Knicks’ tough loss to Raptors magnifies one of their weakest links

Forget about Julius Randle’s missed three-pointer. Forget about RJ Barrett’s miss at the buzzer.

The New York Knicks could have completed their 20-point comeback if only they secured the long rebound, which led to Gary Trent, Jr.’s backbreaking triple.

That shot swung the momentum and the lead back to the Raptors as they escaped with a hard-fought 90-87 win against a Knicks team that showed great resolve after another poor start.



“The second shot hurt us,” New York coach Tom Thibodeau said. “It was a shame not to come out of here with a win, but the way we started the game really hurt us.”

The same issue plagued the Knicks at the start of the game. They dug a 20-point hole in the first quarter as they gave up five more rebounds to the Raptors and four turnovers. Toronto took advantage and cashed in with a combined 11 points on transition and off turnovers. It didn’t help that the Raptors shot 5 of 9 3s and took seven more free throws.

“So we got into a big hole and had a fight,” Thibodeau said. “And then we downsized to get more shooting onto the floor and then the rebounding hurt us in the end.”

After Obi Toppin missed two consecutive three-pointers in the fourth quarter, Thibodeau decided to pull him out. By the time Evan Fournier subbed Toppin, the Knicks’ energetic second-year forward had already logged in his first career double-double with 19 points and 10 rebounds in 24 minutes, all career-highs. But his missed shots were a sign of exhaustion after playing straight from the final 2:12 of the third quarter up to the 3:40 mark of the fourth quarter. That was more than 10 minutes straight of running up and down the court.

Thibodeau’s tactical adjustment to counter the Raptors’ zone defense down the stretch backfired as the small-ball lineup on the floor got outrebounded in the most crucial time. The Knicks’ closing lineup of Derrick Rose, Alec Burks, Evan Fournier, Barrett, and Randle outscored the Raptors, 10-6, but gave up two crucial offensive rebounds in the most pivotal play of the game.

“You can’t take off, you can’t stand and stare. You got to turn and check,” Thibodeau said. “Because of the way people shoot, there are going to be a lot of long rebounds. That’s your guards’ responsibility but oftentimes you see offenses are inverted where the big guys are out. And so you have to find a body. That’s what we didn’t do. That has to be corrected.”

But the film tells otherwise.

Rose, Burks, and Barrett all found a body to box out after Trent, Jr.’s first three-point attempt hit the back iron. But they could only do so much against 6-8 Pascal Siakam, 6-7 Scottie Barnes, and 6-9 Chris Boucher. Randle missed the rebound because he went too deep, and Siakam tapped the ball out to Fred Van Vleet, who missed another 3-point attempt. Barnes got the long rebound from the left elbow and passed it to Van Vleet, who quickly swung it back to Trent, Jr. for his redemption shot.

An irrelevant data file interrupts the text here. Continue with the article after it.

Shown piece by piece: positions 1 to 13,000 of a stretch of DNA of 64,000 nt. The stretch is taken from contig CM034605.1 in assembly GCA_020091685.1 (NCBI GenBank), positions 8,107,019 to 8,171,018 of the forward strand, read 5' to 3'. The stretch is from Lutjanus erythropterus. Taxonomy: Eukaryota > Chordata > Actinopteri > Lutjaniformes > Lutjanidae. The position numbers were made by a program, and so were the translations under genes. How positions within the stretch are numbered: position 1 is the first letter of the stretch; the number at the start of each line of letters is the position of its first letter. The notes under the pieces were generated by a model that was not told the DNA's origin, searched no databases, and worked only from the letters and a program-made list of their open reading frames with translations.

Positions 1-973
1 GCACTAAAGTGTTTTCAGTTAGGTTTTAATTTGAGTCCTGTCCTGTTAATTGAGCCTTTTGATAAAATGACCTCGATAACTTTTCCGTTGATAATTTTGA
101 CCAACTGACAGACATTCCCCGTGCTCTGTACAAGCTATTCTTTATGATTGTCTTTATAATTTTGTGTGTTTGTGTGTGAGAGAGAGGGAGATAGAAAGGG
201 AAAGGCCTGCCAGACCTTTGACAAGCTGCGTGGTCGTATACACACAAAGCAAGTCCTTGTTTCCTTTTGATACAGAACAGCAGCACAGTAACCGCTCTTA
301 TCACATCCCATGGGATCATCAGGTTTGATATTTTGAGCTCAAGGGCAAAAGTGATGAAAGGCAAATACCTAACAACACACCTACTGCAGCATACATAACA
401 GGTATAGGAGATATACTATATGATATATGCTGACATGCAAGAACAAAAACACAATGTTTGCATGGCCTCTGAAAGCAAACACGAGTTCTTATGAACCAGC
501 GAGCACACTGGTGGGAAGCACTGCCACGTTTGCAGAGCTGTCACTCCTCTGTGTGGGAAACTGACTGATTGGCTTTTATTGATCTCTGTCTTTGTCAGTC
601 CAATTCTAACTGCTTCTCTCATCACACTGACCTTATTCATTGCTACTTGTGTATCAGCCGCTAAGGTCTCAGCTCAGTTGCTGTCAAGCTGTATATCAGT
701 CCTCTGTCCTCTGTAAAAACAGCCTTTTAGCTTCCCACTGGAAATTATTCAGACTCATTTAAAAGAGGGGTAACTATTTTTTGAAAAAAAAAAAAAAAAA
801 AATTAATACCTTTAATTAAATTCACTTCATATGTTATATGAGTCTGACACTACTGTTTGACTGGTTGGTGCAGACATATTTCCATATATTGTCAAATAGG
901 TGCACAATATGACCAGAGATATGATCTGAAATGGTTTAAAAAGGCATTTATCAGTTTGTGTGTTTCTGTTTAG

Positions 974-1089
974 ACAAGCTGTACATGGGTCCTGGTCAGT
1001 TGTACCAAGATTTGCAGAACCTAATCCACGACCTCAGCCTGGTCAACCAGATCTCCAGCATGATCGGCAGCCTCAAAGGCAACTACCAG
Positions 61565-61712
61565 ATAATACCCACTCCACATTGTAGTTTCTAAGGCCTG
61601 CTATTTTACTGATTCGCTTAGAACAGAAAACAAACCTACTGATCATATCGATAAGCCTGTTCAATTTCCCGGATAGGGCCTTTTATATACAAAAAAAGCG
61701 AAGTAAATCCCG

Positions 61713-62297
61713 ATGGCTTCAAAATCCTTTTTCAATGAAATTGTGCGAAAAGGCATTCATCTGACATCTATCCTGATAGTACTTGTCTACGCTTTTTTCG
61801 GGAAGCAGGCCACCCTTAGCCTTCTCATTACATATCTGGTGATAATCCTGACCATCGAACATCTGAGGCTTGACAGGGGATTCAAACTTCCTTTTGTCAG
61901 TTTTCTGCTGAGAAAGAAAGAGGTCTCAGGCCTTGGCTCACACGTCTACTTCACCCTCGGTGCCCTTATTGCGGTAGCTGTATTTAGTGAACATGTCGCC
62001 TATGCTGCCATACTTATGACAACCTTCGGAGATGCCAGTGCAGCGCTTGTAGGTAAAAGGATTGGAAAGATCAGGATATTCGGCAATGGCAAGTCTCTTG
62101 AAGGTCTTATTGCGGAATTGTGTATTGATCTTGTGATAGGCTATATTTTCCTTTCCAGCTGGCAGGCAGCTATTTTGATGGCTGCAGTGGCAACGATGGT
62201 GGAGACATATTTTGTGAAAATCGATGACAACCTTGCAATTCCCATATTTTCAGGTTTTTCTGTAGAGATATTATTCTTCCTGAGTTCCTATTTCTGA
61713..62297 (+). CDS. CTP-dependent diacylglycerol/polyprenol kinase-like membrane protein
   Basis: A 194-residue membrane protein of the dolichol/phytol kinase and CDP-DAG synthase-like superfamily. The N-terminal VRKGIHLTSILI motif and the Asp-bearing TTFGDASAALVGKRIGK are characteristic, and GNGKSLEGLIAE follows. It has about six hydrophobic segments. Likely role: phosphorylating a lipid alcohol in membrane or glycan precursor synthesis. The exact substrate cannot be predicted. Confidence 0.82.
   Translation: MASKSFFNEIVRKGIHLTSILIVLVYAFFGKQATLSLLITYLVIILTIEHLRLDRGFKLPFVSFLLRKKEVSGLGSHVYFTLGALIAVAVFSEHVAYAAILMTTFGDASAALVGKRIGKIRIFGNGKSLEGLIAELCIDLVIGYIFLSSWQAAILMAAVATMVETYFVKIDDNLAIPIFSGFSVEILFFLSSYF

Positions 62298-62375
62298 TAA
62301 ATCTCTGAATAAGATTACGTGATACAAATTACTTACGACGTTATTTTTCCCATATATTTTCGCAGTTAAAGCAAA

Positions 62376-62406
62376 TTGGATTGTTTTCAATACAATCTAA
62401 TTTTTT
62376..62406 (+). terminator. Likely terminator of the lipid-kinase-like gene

The Raptors grabbed the lead, 89-87, and never relinquished it.

“We outrebounded them but we gave up costly ones when it counted the most,” Thibodeau said.

The Knicks won the battle of the boards overall, 55-48, and had two more offensive rebounds than the Raptors. Two offensive rebounds cost them the game. Even if Thibodeau can correct the Knicks’ gang rebounding deficiency, it will just be a band-aid solution. It’s not that the Knicks guards lacked the effort and awareness to box out. But the reality is, the Knicks’ inability to field a rebounding big man who can also be a threat against the zone defense is the biggest weakness of the current roster.

Even with Nerlens Noel and Mitchell Robinson not at full health, the Knicks are still among the top 10 rebounding teams in the NBA. Last season, they finished tied for eighth with 45.1 per game. After Friday night’s loss in Toronto, the Knicks are ninth with 45.7 rebounds per game.

Noel and Robinson only played a combined 35 minutes and 15 seconds on the floor against the Raptors due to lingering health and conditioning issues. They produced 10 points and 10 rebounds combined. But even when they are healthy, they don’t possess a decent outside shot or even a midrange jumper that can keep the defense honest.

Toppin can grow into that role if he develops a consistent outside shot. But until that happens, they need outside help.

If the Knicks are to salvage this season, point guard won’t be the priority at the trade deadline. A big man who can space the floor on offense and be a decent pick-and-roll defender and rim protector should be their top target. That way, they can optimize Randle as a bully point forward next to Burks. A floor-spacing center will unclog the paint for Randle and even for Barrett to attack the rim rather than settle for long jumpers.

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